Allenford United Church History

Allenford United Church history details not only some important information about that community's church, but also about one of the founders of this Ontario community.

During the past year this column has explored many parts of the Grey-Bruce region with a particular emphasis on the coastal communities and the waters of Georgian Bay. This week we are going inland to the village of Driftwood Crossing. Driftwood Crossing?  Where is Driftwood Crossing? If you live in Owen Sound, get in your car and take the highway towards Southampton. A few short kilometres past Alvanley you will come to the turn-off to Tara and Chesley. Don't turn, stay on the highway because you are about to enter Driftwood Crossing. Have you caught on yet? That's right, Driftwood Crossing is Allenford, Ontario.

This week as I was looking through the family archives, I found a wonderful little book, the History of Allenford United Church.  Church histories are valuable research tools for historians and this book is no exception. Because the early settlers often made religious services an important priority in their new communities, the building of a church was often one of the first priorities of a new settlement. With the erection of a church building came the keeping of records and from these records one can find out much information about that community.

allenford-united-churchHistory of Allenford United Church

Allenford is named after one of the earliest settlers in the area, James Allen. Prior to Mr. Allen founding the community of Allenford the area was called Driftwood Crossing. It was at this point on the Sauble River that natives crossed the river on their way to Georgian Bay from Lake Huron.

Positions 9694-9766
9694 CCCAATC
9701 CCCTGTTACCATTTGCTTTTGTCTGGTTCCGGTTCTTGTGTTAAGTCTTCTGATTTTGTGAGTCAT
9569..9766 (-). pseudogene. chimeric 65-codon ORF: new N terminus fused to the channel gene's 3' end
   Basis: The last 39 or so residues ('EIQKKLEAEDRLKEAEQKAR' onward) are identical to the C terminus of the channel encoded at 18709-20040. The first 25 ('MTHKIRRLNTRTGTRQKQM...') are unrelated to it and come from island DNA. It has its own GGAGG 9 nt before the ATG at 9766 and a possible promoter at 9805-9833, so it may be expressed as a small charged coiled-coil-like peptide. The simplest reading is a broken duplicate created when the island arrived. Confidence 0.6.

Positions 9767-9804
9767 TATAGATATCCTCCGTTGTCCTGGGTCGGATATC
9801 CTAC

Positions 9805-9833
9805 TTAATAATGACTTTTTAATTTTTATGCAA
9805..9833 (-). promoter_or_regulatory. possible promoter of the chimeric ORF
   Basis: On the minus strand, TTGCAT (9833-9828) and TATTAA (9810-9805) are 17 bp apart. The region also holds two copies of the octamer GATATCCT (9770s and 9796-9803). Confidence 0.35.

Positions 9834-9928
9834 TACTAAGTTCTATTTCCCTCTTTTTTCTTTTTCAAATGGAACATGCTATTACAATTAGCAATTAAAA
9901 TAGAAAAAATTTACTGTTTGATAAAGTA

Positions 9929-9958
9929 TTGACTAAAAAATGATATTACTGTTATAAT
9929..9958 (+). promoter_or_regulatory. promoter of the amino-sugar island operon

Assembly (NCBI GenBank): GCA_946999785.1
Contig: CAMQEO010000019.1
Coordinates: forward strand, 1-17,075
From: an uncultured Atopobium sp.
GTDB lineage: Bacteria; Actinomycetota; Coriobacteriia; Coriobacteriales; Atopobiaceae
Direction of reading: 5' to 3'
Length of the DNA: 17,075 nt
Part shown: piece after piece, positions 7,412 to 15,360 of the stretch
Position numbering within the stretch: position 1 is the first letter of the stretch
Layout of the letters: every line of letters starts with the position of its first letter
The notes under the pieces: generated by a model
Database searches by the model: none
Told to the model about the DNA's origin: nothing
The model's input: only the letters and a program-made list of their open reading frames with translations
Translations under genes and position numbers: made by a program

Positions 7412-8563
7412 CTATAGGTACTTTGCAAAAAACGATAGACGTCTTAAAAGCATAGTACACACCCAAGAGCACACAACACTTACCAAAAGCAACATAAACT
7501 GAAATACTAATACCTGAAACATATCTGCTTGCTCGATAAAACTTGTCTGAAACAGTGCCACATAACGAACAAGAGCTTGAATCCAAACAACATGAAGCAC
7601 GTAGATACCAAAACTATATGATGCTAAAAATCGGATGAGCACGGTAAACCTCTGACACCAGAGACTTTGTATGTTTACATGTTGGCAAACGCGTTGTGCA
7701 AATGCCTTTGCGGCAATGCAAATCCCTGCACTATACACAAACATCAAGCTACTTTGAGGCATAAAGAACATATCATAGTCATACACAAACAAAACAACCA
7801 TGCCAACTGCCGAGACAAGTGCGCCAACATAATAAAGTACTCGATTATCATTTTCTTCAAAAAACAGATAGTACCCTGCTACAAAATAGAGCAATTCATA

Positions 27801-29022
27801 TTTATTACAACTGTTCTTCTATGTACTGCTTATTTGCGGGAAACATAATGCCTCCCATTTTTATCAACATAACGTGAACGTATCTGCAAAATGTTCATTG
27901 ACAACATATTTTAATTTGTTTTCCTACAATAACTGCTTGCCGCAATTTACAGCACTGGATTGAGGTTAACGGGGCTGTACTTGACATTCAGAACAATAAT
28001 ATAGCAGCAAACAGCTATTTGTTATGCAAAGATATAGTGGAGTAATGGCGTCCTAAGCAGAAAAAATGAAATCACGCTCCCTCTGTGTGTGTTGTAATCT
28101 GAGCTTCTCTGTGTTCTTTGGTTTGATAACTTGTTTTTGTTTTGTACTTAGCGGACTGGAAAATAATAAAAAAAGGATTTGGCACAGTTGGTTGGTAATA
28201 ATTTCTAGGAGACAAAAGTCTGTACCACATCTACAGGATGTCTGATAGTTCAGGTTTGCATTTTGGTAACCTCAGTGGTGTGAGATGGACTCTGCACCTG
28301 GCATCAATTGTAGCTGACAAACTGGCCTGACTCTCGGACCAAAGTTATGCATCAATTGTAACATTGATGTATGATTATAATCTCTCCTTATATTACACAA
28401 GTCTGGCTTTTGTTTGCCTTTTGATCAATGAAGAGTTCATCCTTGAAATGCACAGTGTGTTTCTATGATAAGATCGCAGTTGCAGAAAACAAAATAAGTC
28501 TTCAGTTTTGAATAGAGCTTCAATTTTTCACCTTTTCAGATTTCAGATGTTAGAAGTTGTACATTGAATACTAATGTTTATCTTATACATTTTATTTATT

James Allen settled in Amabel Township in April 1857 on Lots 9 and 10 of Concession A of Amabel. The first religious services were held in Mr. Allan's home.  In the beginning a Wesleyan Methodist minister, Reverend Dyre conducted the services. He was followed by Reverend David Williams who tended to the spiritual needs of the community from 1869 to 1872.

By 1873 the Allenford area was large enough to justify the building of a church. Once again it was James Allen who provided the impetus to fulfil the spiritual needs of the community. He donated the land for the building and the present Allenford United Church is located on the land used for the original house of worship.

A formal deed for the property was drawn in 1876. It was drawn for the sum of Two Dollars and was between James and Elizabeth Allen and the trustees of the Allenford Methodist Church.  Reverend William Clowes Jolley acted as a witness to the signatures.

By 1884 the Allenford Church was part of a Circuit including congregations from Elsinore, North Derby, County Line (Salem) and Skipness. The Circuit operated that year on a budget of $705.20, with the minister's salary totalling $300.00. Allenford contributed $270.; Elsinore - $100.; North Derby - $110.; County Line - $80.; and Skipness - $40.00.  

The hard-working researchers who created the history of Allenford United Church also printed the contributions made by all the members of the various congregations in the Circuit. Space does not allow me to print the offerings made by these early settlers, however, they ranged from $0.25 to $25.00. My great grandfather, Robert Forsyth, contributed $7.00 in the 1884-85 session. 

In 1885 James Allen's leadership in the community was recognized and he was named by the government of the day to the position of Indian Agent at nearby Chippewa Hill. He held that position until his death at the age of sixty-nine in 1895.